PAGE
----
In conversation with Thalie Martini, Magpie Dance Chief Executive

Posted on: April 25, 2018

Tucked away in an office in the Churchill Theatre is a cultural gem; a resident charity which makes a profound difference to the lives of those it touches, Magpie Dance.  Magpie Dance has been offering dance workshops and classes to people with learning disabilities in Bromley since 1985 and last year 400 people participated.  We talk to Thalie Martini, Magpie Dance’s new CEO, to find out more about the charity and its work.

What brought you to Magpie Dance? 

I’ve always been motivated to work with organisations which make a difference to the lives of people who need it most.  Before Magpie Dance I worked mainly in state government agencies, large charities, museums and local authority projects in Australia and the UK.  Whilst we achieved a lot of good things, the chance to work with the team here at Magpie Dance to make a real, tangible difference to people’s lives at a grassroots level was something I jumped at.

What has surprised you most since joining Magpie Dance?

I was expecting passion and commitment, but the levels I have found here are extraordinary.

I have spent a lot of time since I joined listening to the stories of the participants and their families, and what has struck me most is the way Magpie Dance goes far beyond being a dance class for all of them.  Even amongst parents and carers, there can be low expectations of people with learning disabilities.  Magpie Dance challenges that and I have talked to parents who have seen withdrawn, socially isolated young people who rarely speak, transform into confident individuals, full of ideas and chatter, surrounded by friends. The physical and artistic achievements of the participants blow me away every time I watch them.

The huge dedication, skill and loyalty of the Magpie Dance team and the phenomenal creative talent of the two new Co-Artistic Directors Natasha Britton and Alison Ferrao, has also exceeded my expectations. They excel at bringing the best out of everybody they work with both artistically and personally.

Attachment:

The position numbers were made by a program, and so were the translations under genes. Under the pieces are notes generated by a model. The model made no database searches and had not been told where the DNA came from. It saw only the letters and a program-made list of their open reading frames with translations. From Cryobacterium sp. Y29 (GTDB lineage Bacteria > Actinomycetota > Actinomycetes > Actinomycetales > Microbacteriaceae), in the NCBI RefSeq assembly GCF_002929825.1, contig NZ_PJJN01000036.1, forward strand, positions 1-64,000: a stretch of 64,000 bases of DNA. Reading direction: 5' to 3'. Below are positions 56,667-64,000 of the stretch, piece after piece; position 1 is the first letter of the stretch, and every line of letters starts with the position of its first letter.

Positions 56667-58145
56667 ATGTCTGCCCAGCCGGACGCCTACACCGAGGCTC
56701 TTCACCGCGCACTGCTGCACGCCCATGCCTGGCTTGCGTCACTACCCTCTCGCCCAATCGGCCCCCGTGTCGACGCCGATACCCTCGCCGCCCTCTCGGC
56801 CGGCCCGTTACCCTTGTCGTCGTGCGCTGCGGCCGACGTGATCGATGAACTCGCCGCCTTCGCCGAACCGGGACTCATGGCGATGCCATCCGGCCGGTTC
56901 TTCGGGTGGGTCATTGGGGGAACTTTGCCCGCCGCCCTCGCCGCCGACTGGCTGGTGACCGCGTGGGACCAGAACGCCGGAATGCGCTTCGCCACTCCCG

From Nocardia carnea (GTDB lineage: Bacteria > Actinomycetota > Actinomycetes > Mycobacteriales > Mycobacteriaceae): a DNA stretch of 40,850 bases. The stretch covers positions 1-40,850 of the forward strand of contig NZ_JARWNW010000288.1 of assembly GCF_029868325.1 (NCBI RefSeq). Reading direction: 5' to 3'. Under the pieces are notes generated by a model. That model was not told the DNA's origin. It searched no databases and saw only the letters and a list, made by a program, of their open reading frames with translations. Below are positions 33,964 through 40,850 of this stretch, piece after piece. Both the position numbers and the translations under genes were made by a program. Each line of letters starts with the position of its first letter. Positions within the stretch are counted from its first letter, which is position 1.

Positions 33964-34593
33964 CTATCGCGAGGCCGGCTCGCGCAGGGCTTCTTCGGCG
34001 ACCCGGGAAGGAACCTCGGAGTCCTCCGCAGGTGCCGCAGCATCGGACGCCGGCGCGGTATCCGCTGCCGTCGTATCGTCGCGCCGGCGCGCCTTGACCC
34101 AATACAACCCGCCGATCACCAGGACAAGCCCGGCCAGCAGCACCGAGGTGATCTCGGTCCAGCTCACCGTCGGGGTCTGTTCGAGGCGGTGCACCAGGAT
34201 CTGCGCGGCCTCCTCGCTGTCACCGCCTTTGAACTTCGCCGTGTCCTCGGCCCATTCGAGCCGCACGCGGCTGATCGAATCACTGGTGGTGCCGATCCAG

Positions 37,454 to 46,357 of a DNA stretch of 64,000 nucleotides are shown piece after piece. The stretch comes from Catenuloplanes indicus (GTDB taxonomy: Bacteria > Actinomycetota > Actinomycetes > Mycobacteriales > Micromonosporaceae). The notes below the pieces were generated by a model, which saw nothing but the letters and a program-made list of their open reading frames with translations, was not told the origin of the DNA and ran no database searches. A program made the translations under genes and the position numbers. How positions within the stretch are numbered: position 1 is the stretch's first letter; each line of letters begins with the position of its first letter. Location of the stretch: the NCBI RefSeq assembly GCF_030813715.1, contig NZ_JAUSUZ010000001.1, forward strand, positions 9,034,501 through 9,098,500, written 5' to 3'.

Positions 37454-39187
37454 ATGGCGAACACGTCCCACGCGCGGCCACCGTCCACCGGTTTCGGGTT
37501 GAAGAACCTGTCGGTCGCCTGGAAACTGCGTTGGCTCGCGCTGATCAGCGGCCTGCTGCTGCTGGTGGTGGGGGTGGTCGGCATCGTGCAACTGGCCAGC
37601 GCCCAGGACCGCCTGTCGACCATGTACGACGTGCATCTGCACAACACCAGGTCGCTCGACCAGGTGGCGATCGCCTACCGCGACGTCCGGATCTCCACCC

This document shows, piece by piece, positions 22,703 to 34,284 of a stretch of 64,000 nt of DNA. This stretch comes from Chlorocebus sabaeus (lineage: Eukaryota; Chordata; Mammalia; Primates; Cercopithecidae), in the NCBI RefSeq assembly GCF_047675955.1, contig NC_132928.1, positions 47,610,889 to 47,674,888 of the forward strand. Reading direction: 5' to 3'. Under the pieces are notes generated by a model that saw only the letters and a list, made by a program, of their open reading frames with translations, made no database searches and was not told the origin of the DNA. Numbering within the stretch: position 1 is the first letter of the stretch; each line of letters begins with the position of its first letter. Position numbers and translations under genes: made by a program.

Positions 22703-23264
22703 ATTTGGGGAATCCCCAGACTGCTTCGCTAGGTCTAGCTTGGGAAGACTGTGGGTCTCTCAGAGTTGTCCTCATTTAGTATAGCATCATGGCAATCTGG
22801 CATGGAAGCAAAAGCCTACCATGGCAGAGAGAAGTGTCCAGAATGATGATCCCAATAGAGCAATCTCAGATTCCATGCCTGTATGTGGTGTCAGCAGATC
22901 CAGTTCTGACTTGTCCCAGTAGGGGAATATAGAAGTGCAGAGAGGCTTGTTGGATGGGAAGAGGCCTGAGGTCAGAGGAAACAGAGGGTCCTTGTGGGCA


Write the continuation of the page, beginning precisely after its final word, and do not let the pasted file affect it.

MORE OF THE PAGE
If you could wave a magic wand, what is the one thing you would like to change about Magpie Dance?

We’re facing the same challenges as every other small charity with cuts in public funding and increased competition for other funding.  The lives of the people we work with are also getting much harder with reductions in personal budgets and support services.  They need Magpie Dance more than ever.  One of my priorities is to raise the profile of the work we do and inspire more local businesses to support us, building on the kind support we receive from the Churchill Theatre, the Glades, FLR spectrum and Metro Bank.  I also want to encourage more people to think of us in their wills or to give a monthly donation.  If I had a magic wand, I’d make all that happen so we can plan for a sustainable future.

You’re new to dance, what is your advice to others who are nervous about joining a dance class or seeing a show?

Do it! I’ve seen some companies recently which have transformed the way I think about dance.  Dance performance can tell a story and take you on a journey which not only makes you think about things differently, but energises and invigorates you. And who doesn’t need that!

Thalie Martini – Chief Executive of Magpie Dance


Written by Emma McFarland